In a significant development, the Rajya Sabha passed the Constitution (122nd Amendment) (GST) Bill, 2014 today evening unanimously. It is being reported that the Bill got 203 Ayes against NIL Noes. The Lok Sabha had already passed the Bill in May, 2015.
GST is a single tax on the supply of goods and services, right from the manufacturer to the consumer. Credits of input taxes paid at each stage will be available in the subsequent stage of value addition, which makes GST essentially a tax only on value addition at each stage. The final consumer will thus bear only the GST charged by the last dealer in the supply chain, with set-off benefits at all the previous stages. Read more about GST here.
Moving the Bill in Rajya Sabha, Finance Minister Arun Jaitley said: “the whole concept of the GST Council is, Indian federalism at play in the best possible mode. Two-third of the voting power, in the GST Council, would belong to the States, and one third of the voting power, in the GST Council, would belong to the Centre. The votes required to settle a particular issue are three-fourths and therefore, necessarily, the GST Council has to work, particularly, under a consensus and, therefore, the Centre and the States will have to work together. The Centre will have a veto on the States; the States will have a veto on the Centre. Therefore, this would be federalism at play, under which the GST Council itself, would then be able to take its decisions. Sir, the whole object is that after this Constitution Amendment is approved and ratified by the States, the Council would come into existence.”
The Finance Minister added that, this is one of the most significant tax reforms in India in recent history and this reform has been debated within the political and economic system of India for the last almost over 15 years.
On behalf of opposition, Former Finance Minister P. Chidambaram said: “I want an assurance from the Finance Minister. This is far too important legislation which will last for the next 100 years. Not to hide behind any technical arguments, I want an assurance from the Leader of the House, the hon. Finance Minister, my good friend and fellow lawyer that when that Bill is brought, it will be brought as a Financial Bill and not as a Money Bill. Therefore, both the Houses will debate on both. Too many Bills have swept through the cracks as Money Bill. It has been challenged in the Supreme Court by one of our distinguished colleagues here and let us see what the outcome is. But this is far too transformative, far too revolutionary a legislation that one House will vote and the other House will speak. I think, both the Houses must debate it. Both the Houses must be allowed to vote and this is something within the power of the Government to say, 'yes, we will introduce the CGST Bill and the IGST Bill as Financial Bills and both the Houses will debate, both the Houses will vote', and I ask the Finance Minister that assurance, and, I say, after the debate, my Party will support this Bill, but we require assurances from the Finance Minister.”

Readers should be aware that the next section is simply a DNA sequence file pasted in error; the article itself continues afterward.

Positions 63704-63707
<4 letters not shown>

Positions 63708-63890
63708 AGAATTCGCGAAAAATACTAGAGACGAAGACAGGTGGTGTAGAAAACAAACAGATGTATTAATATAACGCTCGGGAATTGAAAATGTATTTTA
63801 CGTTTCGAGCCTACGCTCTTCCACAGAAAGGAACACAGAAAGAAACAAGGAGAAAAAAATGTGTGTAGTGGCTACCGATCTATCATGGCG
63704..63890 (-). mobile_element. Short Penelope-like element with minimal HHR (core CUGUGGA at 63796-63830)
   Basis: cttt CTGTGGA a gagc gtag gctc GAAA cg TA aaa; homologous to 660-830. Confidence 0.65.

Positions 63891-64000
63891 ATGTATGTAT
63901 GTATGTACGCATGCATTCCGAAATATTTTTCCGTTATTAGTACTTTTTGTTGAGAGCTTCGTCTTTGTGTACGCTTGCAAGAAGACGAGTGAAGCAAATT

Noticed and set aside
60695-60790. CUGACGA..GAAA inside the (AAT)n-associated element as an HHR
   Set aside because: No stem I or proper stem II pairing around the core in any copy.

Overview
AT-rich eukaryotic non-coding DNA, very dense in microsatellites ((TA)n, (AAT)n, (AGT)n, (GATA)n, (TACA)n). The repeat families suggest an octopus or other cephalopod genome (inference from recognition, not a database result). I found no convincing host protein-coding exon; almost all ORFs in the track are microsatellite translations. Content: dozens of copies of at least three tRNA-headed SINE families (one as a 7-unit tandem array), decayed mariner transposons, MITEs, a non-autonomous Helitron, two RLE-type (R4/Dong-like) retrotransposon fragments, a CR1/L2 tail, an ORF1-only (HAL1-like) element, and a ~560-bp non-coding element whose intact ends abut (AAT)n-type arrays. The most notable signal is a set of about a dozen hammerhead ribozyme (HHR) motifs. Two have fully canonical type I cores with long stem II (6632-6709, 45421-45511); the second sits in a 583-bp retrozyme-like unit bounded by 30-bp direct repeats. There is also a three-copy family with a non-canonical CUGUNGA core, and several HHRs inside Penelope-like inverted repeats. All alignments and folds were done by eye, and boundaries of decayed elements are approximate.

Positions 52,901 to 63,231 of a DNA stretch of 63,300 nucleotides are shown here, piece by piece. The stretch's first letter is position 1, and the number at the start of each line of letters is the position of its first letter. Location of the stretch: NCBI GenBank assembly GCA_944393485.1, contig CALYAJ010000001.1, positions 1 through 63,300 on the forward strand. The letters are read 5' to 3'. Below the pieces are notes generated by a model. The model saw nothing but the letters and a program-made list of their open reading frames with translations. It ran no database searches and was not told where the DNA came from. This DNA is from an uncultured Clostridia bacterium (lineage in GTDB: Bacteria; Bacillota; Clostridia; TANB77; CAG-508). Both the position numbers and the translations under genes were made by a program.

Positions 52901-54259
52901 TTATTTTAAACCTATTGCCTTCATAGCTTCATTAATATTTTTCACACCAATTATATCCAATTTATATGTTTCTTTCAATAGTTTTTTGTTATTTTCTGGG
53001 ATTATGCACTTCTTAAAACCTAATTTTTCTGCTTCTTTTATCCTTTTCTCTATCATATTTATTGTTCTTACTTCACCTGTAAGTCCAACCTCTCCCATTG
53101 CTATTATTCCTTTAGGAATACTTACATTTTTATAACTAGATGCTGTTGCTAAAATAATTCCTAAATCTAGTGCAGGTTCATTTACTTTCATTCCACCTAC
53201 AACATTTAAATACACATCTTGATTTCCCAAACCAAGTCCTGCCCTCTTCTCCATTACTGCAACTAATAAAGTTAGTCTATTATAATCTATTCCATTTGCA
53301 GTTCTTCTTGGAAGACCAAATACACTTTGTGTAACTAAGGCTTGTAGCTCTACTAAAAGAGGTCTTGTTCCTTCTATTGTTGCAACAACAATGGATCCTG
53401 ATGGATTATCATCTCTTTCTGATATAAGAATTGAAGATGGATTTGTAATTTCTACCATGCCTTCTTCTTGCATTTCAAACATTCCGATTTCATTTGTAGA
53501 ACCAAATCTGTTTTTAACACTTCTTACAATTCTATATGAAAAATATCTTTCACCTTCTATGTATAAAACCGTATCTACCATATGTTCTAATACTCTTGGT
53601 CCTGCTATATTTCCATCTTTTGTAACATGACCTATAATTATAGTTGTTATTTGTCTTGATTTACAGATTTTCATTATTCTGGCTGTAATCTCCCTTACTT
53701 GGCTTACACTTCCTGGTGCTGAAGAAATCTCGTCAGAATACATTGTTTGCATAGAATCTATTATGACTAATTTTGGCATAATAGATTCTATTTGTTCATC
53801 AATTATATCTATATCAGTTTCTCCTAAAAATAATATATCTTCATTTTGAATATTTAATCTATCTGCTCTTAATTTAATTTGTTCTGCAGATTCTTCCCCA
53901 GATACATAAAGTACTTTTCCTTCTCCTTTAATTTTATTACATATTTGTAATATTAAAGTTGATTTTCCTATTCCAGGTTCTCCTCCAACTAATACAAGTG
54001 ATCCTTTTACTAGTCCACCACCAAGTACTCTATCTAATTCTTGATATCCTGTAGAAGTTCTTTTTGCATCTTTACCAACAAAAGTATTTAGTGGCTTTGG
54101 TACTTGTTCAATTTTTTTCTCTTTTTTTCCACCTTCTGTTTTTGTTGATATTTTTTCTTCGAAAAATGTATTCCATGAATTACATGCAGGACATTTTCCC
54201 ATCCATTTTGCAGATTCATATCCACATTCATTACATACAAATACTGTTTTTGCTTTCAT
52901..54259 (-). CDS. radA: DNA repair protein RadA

The opposition has also demanded that the standard rate of GST which applies to most of the goods and services, over 70 per cent of goods and services, should not exceed 18 per cent and the lower rate and the demerit rate can be worked on that 18 per cent.